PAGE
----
Towns is the second album from D.C band Stamen & Pistils, yet it’s the first I’ve heard of their music after being intrigued by our editor’s review of their 2005 debut, End of the Sweet Parade. They mix up lo-fi folk, alt-country and processed beats adeptly. These nine songs slot together with ease. Often there’s a tranquil otherness with everyday danger, recalling the alt country and electronic drenched goings on of David Gordon Green’s All the Real Girls.
Opening statement “Second Hand Valise” captivates, expressing post romantic concerns in yoghurt falsetto. The protagonists tongue “pressed gently against…my front teeth.” It’s like Jason Lytle set to Feels, with the kind of charming blips you’d find on Manitoba’s Up in Flames. “To That What We Might Belong” is a Mercury Rev echoing acoustic fall out with something of the Divine Comedy about it. The references to “waxy residues” and care free assertion that “it doesn’t matter if it’s pain so long as it’s real” as two lovers search for common ground would suit Neil Hannon.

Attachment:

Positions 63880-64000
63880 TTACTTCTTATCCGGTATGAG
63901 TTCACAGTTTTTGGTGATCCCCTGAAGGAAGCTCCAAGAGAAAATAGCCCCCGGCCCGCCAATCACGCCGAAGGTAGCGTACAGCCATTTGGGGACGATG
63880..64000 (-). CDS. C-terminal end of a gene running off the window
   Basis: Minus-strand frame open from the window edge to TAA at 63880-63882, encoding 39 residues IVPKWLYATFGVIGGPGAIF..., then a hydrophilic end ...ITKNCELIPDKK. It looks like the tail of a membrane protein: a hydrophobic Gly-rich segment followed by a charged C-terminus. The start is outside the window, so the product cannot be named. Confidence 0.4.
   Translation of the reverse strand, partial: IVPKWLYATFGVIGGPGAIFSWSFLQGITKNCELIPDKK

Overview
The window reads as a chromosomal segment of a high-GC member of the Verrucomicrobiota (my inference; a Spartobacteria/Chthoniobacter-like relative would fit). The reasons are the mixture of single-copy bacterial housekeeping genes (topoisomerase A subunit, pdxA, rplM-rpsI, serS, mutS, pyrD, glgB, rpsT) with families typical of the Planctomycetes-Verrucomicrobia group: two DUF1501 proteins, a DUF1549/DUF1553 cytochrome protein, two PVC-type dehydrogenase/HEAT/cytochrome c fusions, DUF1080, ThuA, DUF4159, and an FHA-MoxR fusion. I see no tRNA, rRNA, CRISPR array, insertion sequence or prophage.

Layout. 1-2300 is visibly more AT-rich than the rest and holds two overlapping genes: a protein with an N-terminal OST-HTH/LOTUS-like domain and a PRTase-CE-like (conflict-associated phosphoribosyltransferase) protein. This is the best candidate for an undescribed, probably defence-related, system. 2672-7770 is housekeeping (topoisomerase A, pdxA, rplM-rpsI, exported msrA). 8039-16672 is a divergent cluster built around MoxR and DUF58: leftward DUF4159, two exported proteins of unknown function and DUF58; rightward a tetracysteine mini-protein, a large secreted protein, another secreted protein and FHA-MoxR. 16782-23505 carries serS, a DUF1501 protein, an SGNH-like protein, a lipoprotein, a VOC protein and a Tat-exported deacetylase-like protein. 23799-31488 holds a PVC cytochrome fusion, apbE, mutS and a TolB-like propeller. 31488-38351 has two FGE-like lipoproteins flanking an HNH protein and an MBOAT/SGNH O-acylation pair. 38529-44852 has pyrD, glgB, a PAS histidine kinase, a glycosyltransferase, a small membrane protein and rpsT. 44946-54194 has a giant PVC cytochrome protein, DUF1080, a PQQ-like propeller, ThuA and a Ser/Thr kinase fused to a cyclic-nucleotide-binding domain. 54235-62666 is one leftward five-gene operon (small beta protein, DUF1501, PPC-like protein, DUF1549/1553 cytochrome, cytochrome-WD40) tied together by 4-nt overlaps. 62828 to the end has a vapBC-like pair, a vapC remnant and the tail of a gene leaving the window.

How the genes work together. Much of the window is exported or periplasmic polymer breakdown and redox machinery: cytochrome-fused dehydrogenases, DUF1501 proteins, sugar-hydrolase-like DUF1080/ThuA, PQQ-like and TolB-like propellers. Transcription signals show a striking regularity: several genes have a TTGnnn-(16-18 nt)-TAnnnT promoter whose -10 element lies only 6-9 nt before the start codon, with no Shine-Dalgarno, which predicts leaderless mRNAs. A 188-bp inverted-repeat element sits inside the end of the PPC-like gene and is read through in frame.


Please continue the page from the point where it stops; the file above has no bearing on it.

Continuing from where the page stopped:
“Quiet County,” the first of two collaborations with Mikal Evans, is spectral Americana of the Jim White school, with romanticised creepiness worthy of The Delgados and Malcolm Middleton. Hanging on “a knife edge that separates a thought from malice,” motel rooms and 1950s car parks hang around a chorus harking to “the oblique rays of the sun.” “An Elegy for Thee” has an air of convenience store feeder music and industry scorched charm like Dear Wendy. “Walk On” has lyrics worthy of Johnny Dowd. A woman wakes in a stranger’s bed, in a world where “you live til you die when you’ve got nothing left to lose.” “Hands Washing Water” is a wonderful ghostly sound collage which brings to mind Jim O’Rourke and CocoRosie.
“Possessive Nouns” is especially impressive with the humour of a Regina Spektor standard, and a backdrop rivaling Four Tet’s most emotive. “At Home Amongst Your Tangles” has a crazed, sardonic surety comparable to Josh Pearson, Hannon and Daniel Johnston. There’s a scary bounce in vocalist Raul Zahir De Leon’s voice as he bids “to find comfort and warmth in the soft safe touch of one whose love hurts far too much.”
This is hardly a pop record, but it’s an absolute joy to hear. There’s a fine art to making non-commercial music easy listening fodder. Stamen & Pistils have mastered this dramatically. Towns is suitable for pushing a trolley around numbered aisles while still hinting at the potential for a Natural Born Killers style incident. I can’t fault it.
All the Real Girls – Original Soundtrack
Johnny Dowd – Cemetery Shoes
The Divine Comedy – Victory for the Comic Muse